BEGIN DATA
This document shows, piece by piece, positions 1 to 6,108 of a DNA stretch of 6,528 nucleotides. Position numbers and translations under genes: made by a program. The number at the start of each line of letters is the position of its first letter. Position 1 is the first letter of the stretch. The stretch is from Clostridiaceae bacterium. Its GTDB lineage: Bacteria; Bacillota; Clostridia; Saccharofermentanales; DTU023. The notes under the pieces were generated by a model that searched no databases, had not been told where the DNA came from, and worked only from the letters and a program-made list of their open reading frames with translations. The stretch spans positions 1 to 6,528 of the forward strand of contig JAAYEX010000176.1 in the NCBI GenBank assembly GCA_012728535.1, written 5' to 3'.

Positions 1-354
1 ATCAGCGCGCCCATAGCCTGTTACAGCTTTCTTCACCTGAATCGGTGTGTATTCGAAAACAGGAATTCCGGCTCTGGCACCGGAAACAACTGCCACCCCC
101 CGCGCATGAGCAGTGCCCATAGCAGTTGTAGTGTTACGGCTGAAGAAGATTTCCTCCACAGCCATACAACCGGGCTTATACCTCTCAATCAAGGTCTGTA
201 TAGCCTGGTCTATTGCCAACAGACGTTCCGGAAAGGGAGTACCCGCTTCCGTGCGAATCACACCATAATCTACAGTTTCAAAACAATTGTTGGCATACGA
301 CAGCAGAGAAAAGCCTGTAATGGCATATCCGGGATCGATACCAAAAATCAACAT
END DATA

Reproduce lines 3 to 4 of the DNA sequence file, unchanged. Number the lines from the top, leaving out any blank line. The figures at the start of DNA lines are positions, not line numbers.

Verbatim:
1 ATCAGCGCGCCCATAGCCTGTTACAGCTTTCTTCACCTGAATCGGTGTGTATTCGAAAACAGGAATTCCGGCTCTGGCACCGGAAACAACTGCCACCCCC
101 CGCGCATGAGCAGTGCCCATAGCAGTTGTAGTGTTACGGCTGAAGAAGATTTCCTCCACAGCCATACAACCGGGCTTATACCTCTCAATCAAGGTCTGTA